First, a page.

Want the average frequencies of 13 million words?

Last year, Google released a list of how frequently single words and combinations appeared, based on analyzing over a trillion words on public web pages. It has over 13 million individual words, and the frequencies of combinations of up to 5 words. It’s available on 6 DVDs for just $180 from the Linguistic Data Consortium at the University of Pennsylvania.

If, like me, you use statistical analysis to pick out unusual words or phrases from documents, this is a god-send. It should be a great base-line to compare the document’s text against, and eliminate the common phrases, leaving just the distinctive parts. I’m hoping to at least use it as an uber-stop-word file. The main down-side is the restrictive license, that forbids "commercially exploiting" the data. It shouldn’t be rocket-science to reproduce similar data by crawling the web when that becomes an issue, so I’ll work within those limits for now.

The LDC has a great collection of other raw data sets too. It’s worth checking out their English Gigaword archive of millions of news stories if you want some more baseline data. Thanks to Ionut at Google Operating System for leading me to the article in the official Google Research blog covering this release.

Inboxer – An easy way to spy on your employee’s emails?

I first ran across Inboxer through their excellent Enron email exploration site. They offer a server appliance that sits inside a company’s firewall, analyzes all internal email, and offers a GUI interface to explore the messages. They have some sophisticated tools that let you see some common types of emails that management would be interested in, such as objectionable content, recruitment-related or by external contacts. They also let you set up alerts and triggers if particular conditions are met, such as unauthorized employees emailing messages that appear to contain contracts to external addresses. You can experiment with their UI through the Enron site, it seems to be pretty well laid out, and simple enough for non-technical people to use.


They offer graphs of important statistics over time.


There’s a set of pre-packaged searches for things management are commonly concerned about. You can drag and drop any of them onto the main pane, and you’ll get a view of all the relevant emails.

They’ve done a great job technically with Inboxer, it seems like a well-rounded service. I’m a bit disturbed that the this is what the market is demanding though. Despite it being pretty clear from a legal standpoint that the company has no duty of privacy, most people don’t treat their work emails as public documents. Some of the searches, such as those for recruitment terms, are clearly aimed at catching employees doing something they don’t want management to know about, but that aren’t aimed at harming the company. I get worried that it would be incredibly tempting to use this as a technical fix for a management problem. Instead of focusing on keeping employees from job-hunting by keeping them happy, just try and punish anyone who makes the mistake of using the company system in their search.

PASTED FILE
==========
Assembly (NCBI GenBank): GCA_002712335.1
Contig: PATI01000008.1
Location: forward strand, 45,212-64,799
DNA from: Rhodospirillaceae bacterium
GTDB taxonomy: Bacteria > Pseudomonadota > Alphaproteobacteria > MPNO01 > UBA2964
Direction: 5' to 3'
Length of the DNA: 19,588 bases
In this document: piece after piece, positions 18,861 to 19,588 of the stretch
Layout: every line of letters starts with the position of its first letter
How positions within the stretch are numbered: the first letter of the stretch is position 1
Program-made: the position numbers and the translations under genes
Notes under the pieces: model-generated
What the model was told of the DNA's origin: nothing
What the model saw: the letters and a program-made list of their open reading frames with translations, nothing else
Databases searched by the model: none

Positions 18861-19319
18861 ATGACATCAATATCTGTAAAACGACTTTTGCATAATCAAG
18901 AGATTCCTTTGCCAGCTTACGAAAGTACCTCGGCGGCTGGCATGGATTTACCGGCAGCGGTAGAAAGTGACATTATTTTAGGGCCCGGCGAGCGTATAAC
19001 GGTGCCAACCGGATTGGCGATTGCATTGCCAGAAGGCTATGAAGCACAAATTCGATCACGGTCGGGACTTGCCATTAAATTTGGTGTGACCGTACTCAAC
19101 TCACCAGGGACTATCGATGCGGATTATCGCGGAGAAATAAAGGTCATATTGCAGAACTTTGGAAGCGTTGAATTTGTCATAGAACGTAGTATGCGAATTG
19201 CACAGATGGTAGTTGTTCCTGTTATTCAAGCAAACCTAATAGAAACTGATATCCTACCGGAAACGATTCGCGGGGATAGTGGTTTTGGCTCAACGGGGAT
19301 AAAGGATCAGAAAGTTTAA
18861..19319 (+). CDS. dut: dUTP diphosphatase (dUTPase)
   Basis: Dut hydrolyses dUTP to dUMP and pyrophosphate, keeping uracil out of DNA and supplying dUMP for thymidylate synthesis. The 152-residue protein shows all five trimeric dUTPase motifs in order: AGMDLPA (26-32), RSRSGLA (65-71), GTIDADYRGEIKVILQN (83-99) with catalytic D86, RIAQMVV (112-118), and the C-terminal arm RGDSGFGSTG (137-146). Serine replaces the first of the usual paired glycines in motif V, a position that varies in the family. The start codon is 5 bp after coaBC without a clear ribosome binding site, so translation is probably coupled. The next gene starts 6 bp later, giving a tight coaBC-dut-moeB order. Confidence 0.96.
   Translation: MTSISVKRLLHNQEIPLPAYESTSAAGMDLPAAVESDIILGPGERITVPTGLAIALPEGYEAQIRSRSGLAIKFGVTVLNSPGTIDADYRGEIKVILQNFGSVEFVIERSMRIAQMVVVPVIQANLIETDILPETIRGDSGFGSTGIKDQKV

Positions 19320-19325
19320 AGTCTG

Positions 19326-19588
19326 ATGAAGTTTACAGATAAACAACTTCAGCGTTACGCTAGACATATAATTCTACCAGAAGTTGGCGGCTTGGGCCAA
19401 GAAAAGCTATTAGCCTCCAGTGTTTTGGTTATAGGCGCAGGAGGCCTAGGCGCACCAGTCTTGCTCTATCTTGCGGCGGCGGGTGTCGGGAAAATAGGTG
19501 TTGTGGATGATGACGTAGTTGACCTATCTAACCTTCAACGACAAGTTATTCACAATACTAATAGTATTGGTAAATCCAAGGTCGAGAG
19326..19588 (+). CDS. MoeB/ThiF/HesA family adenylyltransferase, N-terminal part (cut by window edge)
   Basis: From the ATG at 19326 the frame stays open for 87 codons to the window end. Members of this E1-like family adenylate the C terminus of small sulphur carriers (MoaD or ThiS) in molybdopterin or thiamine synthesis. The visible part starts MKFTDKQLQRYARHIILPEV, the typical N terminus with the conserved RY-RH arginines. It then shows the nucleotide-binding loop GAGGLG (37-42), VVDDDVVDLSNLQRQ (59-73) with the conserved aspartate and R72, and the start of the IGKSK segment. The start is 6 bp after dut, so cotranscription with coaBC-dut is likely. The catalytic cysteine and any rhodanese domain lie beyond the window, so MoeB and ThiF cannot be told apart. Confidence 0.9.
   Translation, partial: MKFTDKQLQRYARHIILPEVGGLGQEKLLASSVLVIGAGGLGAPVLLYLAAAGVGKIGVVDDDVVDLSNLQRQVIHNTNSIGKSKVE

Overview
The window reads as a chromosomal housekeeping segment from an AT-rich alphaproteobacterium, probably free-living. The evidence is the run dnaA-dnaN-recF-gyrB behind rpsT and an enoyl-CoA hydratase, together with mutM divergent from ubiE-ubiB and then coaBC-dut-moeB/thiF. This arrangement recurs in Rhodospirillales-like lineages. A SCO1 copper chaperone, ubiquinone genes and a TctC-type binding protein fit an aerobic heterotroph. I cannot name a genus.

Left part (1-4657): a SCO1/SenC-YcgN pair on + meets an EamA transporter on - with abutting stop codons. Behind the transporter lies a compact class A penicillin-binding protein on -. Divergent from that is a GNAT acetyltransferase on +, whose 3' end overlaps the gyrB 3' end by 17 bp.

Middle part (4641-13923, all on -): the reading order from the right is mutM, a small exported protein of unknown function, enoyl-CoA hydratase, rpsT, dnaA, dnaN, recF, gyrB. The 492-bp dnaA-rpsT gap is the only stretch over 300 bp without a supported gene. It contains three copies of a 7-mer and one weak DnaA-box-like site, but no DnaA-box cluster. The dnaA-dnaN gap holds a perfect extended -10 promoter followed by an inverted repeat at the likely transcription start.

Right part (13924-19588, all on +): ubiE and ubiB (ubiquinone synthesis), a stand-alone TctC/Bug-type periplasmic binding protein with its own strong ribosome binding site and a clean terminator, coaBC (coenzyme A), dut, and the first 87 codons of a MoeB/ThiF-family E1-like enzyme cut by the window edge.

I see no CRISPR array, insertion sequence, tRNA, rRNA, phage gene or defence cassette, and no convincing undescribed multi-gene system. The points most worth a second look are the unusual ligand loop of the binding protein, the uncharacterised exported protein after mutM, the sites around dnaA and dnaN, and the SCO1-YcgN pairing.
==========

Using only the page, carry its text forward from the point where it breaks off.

I believe the Inboxer team has done their homework, they’ve clearly tried a lot of different tools, and this is the one that seems most successful. There’s a lot of legitimate uses, especially in regulated industries and government organizations, where there’s liability issues that require some email controls. I just wish that a less command-and-control, top-down approach was more popular. If Inboxer also offered a client-side version, I’d much rather work for a company that required that. It could make it clear which emails would be flagged and looked at, before they were sent, and help employees understand how public their work emails really are.

Roger Matus, the CEO of Inboxer, has collected a lot of useful email and messaging news in his blog, Death by Email. I’d recommend a visit if you’re interested in their work.

How to handle file dragging in a Firefox web app


One of the things I miss most when moving from a desktop app to the web is the ability to drag and drop documents between programs. The default file open dialog within a form is definitely not an adequate substitute. The best you can manage with a plain web app is dragging elements within the same page.